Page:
Remember – it is not your visitors job to look for your content, it should be presented to them. Why would they spend time scrolling or hunting for content when they likely have dozens of other websites they could be reading?
The adverts in the header of Dan’s Cartoons were pushing down their daily cartoon, which given the nature of their website is their most crucial content. The cartoon seems to be bottom of the visual hierarchy in the original design, being pushed below welcome paragraph, logo, text, subscription options and navigation.
In my redesign I tried to reduce the amount of content above the featured cartoon, thus bringing it up the layout and reducing scrolling. I also made the cartoon more prominent by giving it an attractive border and browsing buttons.
This is one of the most off-putting things you can do for your visitors, yet it’s something I see again and again! The logic is that your content is important, and therefore you want to place as much as it as possible onto your homepage, so that people read it.
The reality is that by doing this, your homepage appears cluttered, disorganized and worst of all overwhelming to your readers. Rather than drawing them further into your website and making them feel comfortable, you’re scaring them off by bombarding them with information.
Austin Luker’s portfolio used to just be a homepage full of text. He was trying to provide every bit of information he could, and put it on his homepage. To make matters worse, due to the single column layout the lines of text are incredibly wide. Generally you don’t want your paragraphs of text to span across your entire layout, as this is simply too large an area of text to hold your visitors attention.
My redesign tried to show how you don’t always need to use a huge amount of content to portray a point. In this example the idea was ‘a picture is worth a thousand words’. By replacing the huge blocks of text with concise bullet points, and use featured photographs, Austin can showcase his talent instantly, rather than expect visitors to browse down lots of textual content.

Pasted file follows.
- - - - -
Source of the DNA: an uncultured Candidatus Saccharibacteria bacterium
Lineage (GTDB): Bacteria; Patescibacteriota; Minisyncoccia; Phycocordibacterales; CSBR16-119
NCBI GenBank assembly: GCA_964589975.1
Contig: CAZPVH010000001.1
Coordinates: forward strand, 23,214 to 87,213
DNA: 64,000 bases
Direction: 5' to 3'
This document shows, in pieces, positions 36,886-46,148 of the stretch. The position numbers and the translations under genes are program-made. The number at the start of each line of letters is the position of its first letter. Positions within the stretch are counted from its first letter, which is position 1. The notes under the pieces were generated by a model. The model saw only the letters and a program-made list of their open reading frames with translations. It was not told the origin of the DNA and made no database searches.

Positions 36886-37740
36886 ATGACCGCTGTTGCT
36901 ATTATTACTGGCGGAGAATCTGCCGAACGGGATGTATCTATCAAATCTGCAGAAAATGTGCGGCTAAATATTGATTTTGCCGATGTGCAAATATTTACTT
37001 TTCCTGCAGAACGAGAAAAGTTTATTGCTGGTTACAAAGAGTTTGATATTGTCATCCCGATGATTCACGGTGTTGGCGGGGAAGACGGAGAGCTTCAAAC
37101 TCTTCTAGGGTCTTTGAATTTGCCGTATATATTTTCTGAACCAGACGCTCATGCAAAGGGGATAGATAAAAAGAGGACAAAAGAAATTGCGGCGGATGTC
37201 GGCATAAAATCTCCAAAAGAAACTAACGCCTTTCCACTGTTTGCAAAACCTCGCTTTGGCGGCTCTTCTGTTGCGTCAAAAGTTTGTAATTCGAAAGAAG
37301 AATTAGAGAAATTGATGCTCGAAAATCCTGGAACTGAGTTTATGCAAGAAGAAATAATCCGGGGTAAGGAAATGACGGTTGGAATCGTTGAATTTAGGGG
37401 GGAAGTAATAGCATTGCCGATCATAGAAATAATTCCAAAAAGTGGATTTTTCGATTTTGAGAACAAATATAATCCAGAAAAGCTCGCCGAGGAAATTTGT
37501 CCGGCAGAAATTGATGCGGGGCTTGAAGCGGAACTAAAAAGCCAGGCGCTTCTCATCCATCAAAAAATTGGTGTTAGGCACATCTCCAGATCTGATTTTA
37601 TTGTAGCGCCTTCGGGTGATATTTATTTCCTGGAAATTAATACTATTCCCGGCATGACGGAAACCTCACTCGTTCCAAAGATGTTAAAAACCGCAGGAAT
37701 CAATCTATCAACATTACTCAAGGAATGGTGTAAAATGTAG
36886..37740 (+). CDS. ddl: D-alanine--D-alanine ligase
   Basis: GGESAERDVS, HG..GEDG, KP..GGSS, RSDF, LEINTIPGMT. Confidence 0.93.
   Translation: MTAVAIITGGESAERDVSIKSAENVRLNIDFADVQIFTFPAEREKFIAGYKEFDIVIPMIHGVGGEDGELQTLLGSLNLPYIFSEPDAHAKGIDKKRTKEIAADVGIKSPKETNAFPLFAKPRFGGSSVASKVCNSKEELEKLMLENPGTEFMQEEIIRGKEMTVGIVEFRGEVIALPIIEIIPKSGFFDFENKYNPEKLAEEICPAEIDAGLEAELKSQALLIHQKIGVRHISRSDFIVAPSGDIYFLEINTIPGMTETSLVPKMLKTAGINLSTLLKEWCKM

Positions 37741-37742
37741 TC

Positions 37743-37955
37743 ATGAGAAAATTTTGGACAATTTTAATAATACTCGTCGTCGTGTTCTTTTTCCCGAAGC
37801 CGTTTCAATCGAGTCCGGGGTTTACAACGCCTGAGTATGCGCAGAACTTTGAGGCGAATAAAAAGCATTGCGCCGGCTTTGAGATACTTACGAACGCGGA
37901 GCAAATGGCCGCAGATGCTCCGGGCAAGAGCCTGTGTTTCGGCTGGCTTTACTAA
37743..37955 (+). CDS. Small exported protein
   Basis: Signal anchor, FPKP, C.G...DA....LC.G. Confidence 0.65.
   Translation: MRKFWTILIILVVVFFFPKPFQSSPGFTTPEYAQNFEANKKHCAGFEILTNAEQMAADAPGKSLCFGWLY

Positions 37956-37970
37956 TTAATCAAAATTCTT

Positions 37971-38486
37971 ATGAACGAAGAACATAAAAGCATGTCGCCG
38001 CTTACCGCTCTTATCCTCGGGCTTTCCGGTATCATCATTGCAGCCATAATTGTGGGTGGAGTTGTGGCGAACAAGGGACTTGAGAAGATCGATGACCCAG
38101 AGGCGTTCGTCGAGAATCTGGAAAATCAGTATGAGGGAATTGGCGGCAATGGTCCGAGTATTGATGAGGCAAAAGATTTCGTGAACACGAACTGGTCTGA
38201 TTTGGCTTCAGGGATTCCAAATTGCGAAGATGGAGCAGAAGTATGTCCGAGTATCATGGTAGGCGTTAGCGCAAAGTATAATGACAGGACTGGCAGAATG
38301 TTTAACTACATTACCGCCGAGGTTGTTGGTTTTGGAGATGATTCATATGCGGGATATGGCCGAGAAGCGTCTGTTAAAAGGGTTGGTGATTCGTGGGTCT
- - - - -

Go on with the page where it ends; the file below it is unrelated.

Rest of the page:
Even if your homepage content looks great, you should be prompting your visitors to delve further into your website. It’s simply not good enough to hope that they might explore your navigation. You know what I’m talking about – calls to action!
Calls to action can be incredibly powerful, as you are directly encouraging readers to take action, rather than leaving it entirely up to them. Calls to action can come in many forms, but often the most understated examples, such as ‘learn more’ buttons, special offers, or ‘meet our team’ banners can be hugely effective.
The crucial theory here, is that as users are drawn deeper into your site, it will be harder for them to leave. They will feel somewhat committed to your website, and with every page they read, they gain trust, security and familiarity.